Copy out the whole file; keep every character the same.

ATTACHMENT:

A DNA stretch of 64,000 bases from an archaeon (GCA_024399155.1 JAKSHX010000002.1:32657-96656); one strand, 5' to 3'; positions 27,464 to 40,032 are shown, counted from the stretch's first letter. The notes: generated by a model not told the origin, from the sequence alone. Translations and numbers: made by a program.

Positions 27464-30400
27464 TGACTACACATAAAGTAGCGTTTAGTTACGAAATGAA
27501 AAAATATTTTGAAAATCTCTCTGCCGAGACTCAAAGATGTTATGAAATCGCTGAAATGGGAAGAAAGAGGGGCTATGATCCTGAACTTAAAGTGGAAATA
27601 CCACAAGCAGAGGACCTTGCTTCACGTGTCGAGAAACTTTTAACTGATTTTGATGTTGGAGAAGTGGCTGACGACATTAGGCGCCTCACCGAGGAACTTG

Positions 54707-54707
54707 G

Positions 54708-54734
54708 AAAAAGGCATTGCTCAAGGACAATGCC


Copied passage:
A DNA stretch of 64,000 bases from an archaeon (GCA_024399155.1 JAKSHX010000002.1:32657-96656); one strand, 5' to 3'; positions 27,464 to 40,032 are shown, counted from the stretch's first letter. The notes: generated by a model not told the origin, from the sequence alone. Translations and numbers: made by a program.

Positions 27464-30400
27464 TGACTACACATAAAGTAGCGTTTAGTTACGAAATGAA
27501 AAAATATTTTGAAAATCTCTCTGCCGAGACTCAAAGATGTTATGAAATCGCTGAAATGGGAAGAAAGAGGGGCTATGATCCTGAACTTAAAGTGGAAATA
27601 CCACAAGCAGAGGACCTTGCTTCACGTGTCGAGAAACTTTTAACTGATTTTGATGTTGGAGAAGTGGCTGACGACATTAGGCGCCTCACCGAGGAACTTG

Positions 54707-54707
54707 G

Positions 54708-54734
54708 AAAAAGGCATTGCTCAAGGACAATGCC